I'm installing Fedora 24 from scratch and writing it up at https://github.com/barrycarter/bcapps/blob/master/FEDORA/README

I've reinstalled many many times (and even tried CentOS 7 but gave up on it), but recently ran into a problem. When I do:

sudo systemctl start postgresql mysqld nagios dnsmasq httpd sendmail

(or even any of those individually, eg "sudo systemctl start nagios"), I get:

Please enter passphrase for disk STxxxxxx-xxxxxx (luks)! *

The problem: I already entered my disk password at boot time, and confirmed both my main install drive (an SSD) an my other hard drive are up and running just fine. There's no need to ask for the luks password again!

I can obviously work around this by running these commands "manually" later, but this seems glitchy. Is there a fix? Have I done something wrong?

NOTE: I realize my disk number is probably not private, but I elided it anyway.

  • This is hardly an answer, but if Fedora does that to you, maybe install a distro that doesn't? Nov 26 '16 at 4:54
  • I'm actually "upgrading" from Fedora Core 11, so I thought Fedora would be the best path. I also tried Linux Mint and CentOS, but both of them bring up too much crap. If you know of a truly minimal, but still up-to-date distribution with decent distros, do let me know.
    – user2267
    Nov 26 '16 at 19:33
  • Was there ever an update on this? I have similar behaivor now on starting a oneshot service that just runs a few find ... -execdir ... commands and doesn't actually reference the encrypted disk at all. Jan 2 '18 at 4:34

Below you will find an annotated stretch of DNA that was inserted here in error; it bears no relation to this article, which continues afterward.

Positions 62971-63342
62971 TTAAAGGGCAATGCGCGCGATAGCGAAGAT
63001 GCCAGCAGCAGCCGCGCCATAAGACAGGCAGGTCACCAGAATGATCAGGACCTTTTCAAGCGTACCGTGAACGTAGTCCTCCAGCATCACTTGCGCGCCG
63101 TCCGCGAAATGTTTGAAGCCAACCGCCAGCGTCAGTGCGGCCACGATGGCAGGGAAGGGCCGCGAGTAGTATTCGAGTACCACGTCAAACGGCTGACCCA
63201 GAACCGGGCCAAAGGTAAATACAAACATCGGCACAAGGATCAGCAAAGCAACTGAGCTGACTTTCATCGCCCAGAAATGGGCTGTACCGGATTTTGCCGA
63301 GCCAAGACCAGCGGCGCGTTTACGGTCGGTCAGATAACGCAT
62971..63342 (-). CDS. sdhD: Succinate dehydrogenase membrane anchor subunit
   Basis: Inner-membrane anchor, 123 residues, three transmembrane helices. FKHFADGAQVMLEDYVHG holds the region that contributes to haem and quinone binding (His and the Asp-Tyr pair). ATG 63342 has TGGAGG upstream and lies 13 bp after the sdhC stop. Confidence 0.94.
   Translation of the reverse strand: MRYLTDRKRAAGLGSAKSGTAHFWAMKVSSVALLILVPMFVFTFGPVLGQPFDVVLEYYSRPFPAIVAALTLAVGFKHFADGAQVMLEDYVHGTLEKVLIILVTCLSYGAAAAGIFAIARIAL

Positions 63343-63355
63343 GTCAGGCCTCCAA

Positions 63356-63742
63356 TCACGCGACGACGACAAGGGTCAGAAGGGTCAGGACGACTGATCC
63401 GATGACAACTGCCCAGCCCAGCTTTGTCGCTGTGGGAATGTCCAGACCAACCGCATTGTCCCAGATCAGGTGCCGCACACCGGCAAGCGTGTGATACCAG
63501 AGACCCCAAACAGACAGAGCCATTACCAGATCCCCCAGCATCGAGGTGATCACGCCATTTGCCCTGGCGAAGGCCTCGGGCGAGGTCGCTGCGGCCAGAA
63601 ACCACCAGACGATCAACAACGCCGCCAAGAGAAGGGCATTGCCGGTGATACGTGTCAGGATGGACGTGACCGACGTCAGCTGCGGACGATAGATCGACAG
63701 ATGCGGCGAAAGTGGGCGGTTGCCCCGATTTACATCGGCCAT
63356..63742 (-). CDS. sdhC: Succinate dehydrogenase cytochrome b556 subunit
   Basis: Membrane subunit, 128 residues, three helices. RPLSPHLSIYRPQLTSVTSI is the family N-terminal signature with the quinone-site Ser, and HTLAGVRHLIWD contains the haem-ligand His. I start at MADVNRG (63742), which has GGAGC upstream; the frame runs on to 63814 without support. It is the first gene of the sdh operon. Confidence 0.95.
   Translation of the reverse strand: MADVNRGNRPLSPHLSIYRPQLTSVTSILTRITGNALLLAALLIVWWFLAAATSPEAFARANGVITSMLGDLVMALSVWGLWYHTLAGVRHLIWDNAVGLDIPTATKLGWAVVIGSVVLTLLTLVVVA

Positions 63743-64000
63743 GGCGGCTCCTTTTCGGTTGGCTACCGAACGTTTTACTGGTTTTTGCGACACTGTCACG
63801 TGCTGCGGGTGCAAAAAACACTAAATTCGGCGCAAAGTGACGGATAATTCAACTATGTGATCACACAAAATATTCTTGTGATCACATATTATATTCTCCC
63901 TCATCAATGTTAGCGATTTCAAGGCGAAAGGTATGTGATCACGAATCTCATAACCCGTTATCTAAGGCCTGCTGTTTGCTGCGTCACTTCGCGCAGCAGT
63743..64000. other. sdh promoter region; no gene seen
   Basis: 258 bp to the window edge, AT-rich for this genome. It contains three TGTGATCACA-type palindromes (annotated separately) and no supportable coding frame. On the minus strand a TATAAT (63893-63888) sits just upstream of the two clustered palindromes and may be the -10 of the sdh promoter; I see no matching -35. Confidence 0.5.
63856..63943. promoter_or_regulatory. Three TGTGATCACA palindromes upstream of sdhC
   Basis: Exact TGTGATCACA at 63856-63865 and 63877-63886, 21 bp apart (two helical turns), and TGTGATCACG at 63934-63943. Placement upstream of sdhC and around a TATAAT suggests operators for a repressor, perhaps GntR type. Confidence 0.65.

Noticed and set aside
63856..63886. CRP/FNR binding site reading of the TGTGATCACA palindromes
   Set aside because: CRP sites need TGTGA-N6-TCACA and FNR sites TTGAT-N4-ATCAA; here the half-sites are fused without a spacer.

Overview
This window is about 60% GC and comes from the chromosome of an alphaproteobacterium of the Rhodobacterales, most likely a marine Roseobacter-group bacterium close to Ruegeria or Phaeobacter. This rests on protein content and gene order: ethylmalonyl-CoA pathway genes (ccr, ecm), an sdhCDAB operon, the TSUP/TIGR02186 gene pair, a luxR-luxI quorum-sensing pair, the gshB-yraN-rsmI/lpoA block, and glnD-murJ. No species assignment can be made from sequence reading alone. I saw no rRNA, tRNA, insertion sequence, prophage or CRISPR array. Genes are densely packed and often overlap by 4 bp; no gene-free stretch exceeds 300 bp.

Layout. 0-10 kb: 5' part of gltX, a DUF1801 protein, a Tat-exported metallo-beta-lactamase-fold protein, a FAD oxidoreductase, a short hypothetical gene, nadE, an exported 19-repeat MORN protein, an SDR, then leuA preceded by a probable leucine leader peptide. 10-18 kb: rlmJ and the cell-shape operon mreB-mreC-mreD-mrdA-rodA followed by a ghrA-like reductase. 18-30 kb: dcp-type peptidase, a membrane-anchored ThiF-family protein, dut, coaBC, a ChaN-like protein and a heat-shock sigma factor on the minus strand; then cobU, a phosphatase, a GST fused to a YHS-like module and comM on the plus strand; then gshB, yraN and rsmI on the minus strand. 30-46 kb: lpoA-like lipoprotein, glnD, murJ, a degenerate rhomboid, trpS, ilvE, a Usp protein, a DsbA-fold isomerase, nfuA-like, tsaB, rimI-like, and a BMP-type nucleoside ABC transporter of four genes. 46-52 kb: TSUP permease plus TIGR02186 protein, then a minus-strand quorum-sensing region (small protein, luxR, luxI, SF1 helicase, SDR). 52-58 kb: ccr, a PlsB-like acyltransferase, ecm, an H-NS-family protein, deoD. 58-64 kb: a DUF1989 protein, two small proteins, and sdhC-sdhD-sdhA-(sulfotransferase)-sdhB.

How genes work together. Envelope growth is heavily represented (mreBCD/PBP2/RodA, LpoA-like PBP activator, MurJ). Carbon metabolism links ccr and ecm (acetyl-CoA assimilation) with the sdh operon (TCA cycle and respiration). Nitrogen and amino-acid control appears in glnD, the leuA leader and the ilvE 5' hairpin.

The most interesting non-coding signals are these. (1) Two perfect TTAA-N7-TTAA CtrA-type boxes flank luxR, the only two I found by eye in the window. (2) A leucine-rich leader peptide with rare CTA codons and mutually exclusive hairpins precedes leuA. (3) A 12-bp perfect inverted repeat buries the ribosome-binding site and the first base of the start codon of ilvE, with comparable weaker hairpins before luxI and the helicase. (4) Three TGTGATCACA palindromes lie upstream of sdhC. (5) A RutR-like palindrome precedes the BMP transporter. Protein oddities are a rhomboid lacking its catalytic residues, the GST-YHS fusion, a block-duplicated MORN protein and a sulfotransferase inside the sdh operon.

• A year and a half later... but Ubuntu does the same thing. I think it's a general systemctl issue, which means it will affect most mainstream distros.
    – Dav Clark
    May 17 '18 at 18:23

I think I've found part of the answer to this question.

Here's the situation. Since the last time I rebooted my system, I umount'd, and cryptsetup luksClose'd an encrypted volume. I also commented out its line in /etc/crypttab and changed its line in /etc/fstab to noauto.

Later, I run sudo systemctl start my-oneshot and (I'm guessing) systemd notices that one of the filesystems it generated a unit for is no longer mounted, so it tries to start systemd-cryptsetup@volumename_unlk.service which, for some reason, doesn't use the mapped name "volumename_unlk" but instead uses "temporary-cryptsetup-1234" or some other 4-digit number.

As a result, the unit fails and tries to restart the next time I try to run systemctl start my-oneshot and continues to ask for the password.

Am I still confused? Yes. But at least some clarity has been brought. I suspect a reboot will solve this problem by allowing systemd to regenerate its units for crypto devices and mountpoints. I'll update here when I have a chance to reboot.


Yep, after a reboot, the offending cryptsetup unit is no longer present and I don't get asked my password when starting my oneshot unit.


The command for solving these kind of situations without a reboot is

systemctl daemon-reload

Not only will it reload all unit files in case you've made changes to them, it will also re-run all unit generators. And that is exactly what you want after making changes to /etc/crypttab and/or /etc/fstab.

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